Alexander M'Cann, who went to his father's assistance along with M'Cafferty, gave the following account of his experience:- "I was coming out with a hutch when it happened, and all I heard was a terrible crash. Then the fumes knocked out my lamp. There was another drawer in front of me, and we went up together by the heading. We shouted for help, and saw two men with lamps. I got one of them to go back with me to look for my father and we went in as far as we could get. We heard moans, and M'Cafferty and I both shouted, but got no reply, so we proceeded until we came to M'Callum, who was lying with his face down. We were forced to turn back owing to the gas, but went in a second time, and were successful in getting him out to purer air. We waited there till somebody came. I went out by the main and got water for the man, but could not get in again. We then waited. When my father and the other fellow came out I went up along with my father and helped to carry him. I heard that all had been saved before I came out.

Alexander M'Cann has not slept any since the disaster. He is suffering from several bruises on the face and complains of shooting pains in the head.

The Rescue Work
The work of the rescue parties was arduous and dangerous, but it was undertaken with a will and regardless of the risks. As so often happens on these occasions, the calamity evoked a great deal of quiet heroism. More than once a call was made at the pithead for reinforcements for the rescue parties, and every time more men than required eagerly stepped forward. Rescue brigades were forward from Coatbridge and Larbert, equipped with all the precautions, which, happily, need but rarely be called into operation. They were provided with oxygen, and they took down for the purpose of testing the air both birds and white mice. The explosion has, it is said, wrought considerable havoc in that part of the workings. There were, so far as could be ascertained, three heavy falls and some minor ones, and the risks of the rescuers were-increased by the possibility of a collapse during their work. Mr James Hamilton, the manager, and Mr R. M'Alpine, the assistant manager, helped in these efforts, and both were unable to be about today, as they were suffering from the effects of the fumes. When the bodies of the men had all been brought up, Mr Hamilton, I was informed, broke down, and as a miner said feelingly, "cried like a wean."

Praise For Rescue Parties
In the course of an interview, Dr Morrison, Bannockburn, who was down the pit over eight hours, said:- "At the pit bottom the atmosphere was very thick. My partner, Dr Fleming, went forward to join the rescue party, while I took up my position at the pit bottom to see to the removal of the rescued men up the shaft to the surface. A considerable time elapsed before any news came from the Carbrook section of the pit, where the explosion had taken place; and when word did come, it was to the effect that all the men left in the section were almost certain to be dead. The rescue brigade from Coatbridge had, in the mean-time, arrived at the pit bottom, and I went forward into the workings with them. The Carbrook section of the pit is a very long way from the pit bottom, and by the time we reached there the rescue parties already at work had come on the bodies of the two Munnochs and that of M'Gowan. As the hours wore on several bodies were got out of the poisoned area, and dispatched to the surface. It was a wearying-out job for the men employed. The air was impure, and many falls had taken place from the roof and the sides of the workings, as a result of the explosion, which made the stretcher work arduous. It is difficult to single out anyone for special mention where so many were doing most heroic and dangerous work. Mr Hamilton (manager) and Mr M'Alpine (under manager) were foremost in the efforts to get to the 'face' where the bodies lay, and they suffered severely from the effect of after-damp. I was very much impressed with the eager and heroic manner in which the workers carried out their difficult and melancholy duty, and too much cannot be said in praise of them. No task seemed too difficult for them; and they faced the dangers even almost to the point of recklessness."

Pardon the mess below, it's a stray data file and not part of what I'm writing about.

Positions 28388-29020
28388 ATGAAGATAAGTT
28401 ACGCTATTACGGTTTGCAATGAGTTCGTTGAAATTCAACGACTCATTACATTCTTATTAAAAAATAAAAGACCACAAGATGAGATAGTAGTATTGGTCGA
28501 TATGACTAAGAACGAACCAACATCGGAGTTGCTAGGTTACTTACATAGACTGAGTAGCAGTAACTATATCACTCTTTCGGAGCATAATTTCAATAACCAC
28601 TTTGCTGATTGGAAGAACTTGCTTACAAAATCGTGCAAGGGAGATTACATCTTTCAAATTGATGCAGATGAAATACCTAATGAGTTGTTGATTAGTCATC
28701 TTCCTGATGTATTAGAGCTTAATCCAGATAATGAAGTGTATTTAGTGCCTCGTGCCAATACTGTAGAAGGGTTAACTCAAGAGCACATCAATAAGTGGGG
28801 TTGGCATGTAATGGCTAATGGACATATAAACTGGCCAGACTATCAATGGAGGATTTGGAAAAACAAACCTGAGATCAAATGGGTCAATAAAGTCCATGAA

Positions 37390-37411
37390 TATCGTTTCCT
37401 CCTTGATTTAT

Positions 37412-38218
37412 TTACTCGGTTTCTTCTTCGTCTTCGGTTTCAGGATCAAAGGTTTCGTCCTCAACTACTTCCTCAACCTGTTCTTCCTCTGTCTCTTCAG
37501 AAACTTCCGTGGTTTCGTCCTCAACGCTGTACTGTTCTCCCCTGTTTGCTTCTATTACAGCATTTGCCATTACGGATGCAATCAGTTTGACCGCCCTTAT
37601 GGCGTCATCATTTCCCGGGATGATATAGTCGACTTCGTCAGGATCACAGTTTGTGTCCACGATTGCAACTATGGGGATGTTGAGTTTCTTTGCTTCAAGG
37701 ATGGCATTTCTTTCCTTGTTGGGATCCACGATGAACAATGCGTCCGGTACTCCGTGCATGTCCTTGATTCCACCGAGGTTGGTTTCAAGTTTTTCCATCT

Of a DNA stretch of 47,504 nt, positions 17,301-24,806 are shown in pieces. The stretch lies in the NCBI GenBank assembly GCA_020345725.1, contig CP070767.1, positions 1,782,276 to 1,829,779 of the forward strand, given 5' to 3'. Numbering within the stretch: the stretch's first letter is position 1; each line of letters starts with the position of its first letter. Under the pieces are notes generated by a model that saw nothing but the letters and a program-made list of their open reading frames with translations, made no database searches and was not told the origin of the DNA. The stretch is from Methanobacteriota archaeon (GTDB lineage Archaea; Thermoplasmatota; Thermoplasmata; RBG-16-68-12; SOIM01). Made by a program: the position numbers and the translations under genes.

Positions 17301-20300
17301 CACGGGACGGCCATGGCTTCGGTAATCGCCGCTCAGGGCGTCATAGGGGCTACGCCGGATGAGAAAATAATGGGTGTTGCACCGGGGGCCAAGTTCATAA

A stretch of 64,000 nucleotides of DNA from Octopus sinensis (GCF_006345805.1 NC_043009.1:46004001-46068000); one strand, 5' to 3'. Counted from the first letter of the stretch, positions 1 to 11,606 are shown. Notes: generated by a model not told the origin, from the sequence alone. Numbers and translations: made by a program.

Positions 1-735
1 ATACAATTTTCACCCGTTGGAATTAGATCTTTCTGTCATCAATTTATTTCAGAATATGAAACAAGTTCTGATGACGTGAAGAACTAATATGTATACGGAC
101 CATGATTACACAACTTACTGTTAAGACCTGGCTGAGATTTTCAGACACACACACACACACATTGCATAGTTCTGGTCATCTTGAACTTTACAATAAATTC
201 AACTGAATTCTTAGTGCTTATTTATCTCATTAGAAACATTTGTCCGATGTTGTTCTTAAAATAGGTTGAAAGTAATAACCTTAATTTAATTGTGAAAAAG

The Cause of the Accident
The cause of the disaster is unknown, and is the subject of conjecture. One theory is that a fuse may have caused it. Mr Masterton, HM Inspector of Mines, was at the colliery today making investigations, and Mr Wallace Thorneycroft, the managing director of the Plean Colliery Company, was again in attendance. Work, except essentials, such as pumping, was suspended entirely today. As a matter of fact, as I have said, the men's holiday begins to-day, and was to have continued till Wednesday next. The curtailed holiday was the desire of the men. Until the past two or three months they had had a slack time, and were working only two or three days a week, but in the interval the demand for coal has so greatly improved that the men have been employed the full time of eleven days per fortnight. They preferred to make up the lost time by having a short holiday and making the most of the present busy period. Their holiday has been tragically ushered in, and, instead of holiday mood, the countryside is overcast with gloom. When the part of the workings affected will be ready for reoccupation is not known meantime.

Statement in Parliament
In the House of Commons, yesterday:
The Secretary for Mines (Mr Bridgeman), in reply to Major Glyn (C.L., Clackmannan and East Stirlingshire) said he had received no official information regarding the deplorable mining accident at Plean, near Stirling, except a telegram received that morning from the Divisional Inspector who went to the colliery on receipt of the news of the disaster. That telegram reported the death of twelve persons, and stated that the accident occurred in a part of the pit-where safety lamps were used. [Scotsman 15 July 1922]

On Saturday the funerals took place to the New Cemetery, Bannockburn, of Bryden. and M'Cann, two of the men who lost their lives in the Plean Colliery explosion, and yesterday Hunter's remains were laid to rest in the parish churchyard of St Ninians. Hunter's funeral was a masonic one, and on the route of two miles from his house at Whins of Milton to the churchyard crowds congregated and paid their last tribute of respect. Torrential rain was falling as the procession reached the churchyard but, despite the discomfort, the people remained until the last rites had been performed. A large number of wreaths placed on the grave.

This afternoon the funerals of the seven Bannockburn men are to take place. [Scotsman 17 July 1922]

Plean Pit Disaster Relief Fund - A county fund opened in Stirling in aid of the sufferers through the Plean Pit Disaster amounts to £950, while the Sentinal newspaper fund for the same purpose has reached £350. [Scotsman 10 August 1922]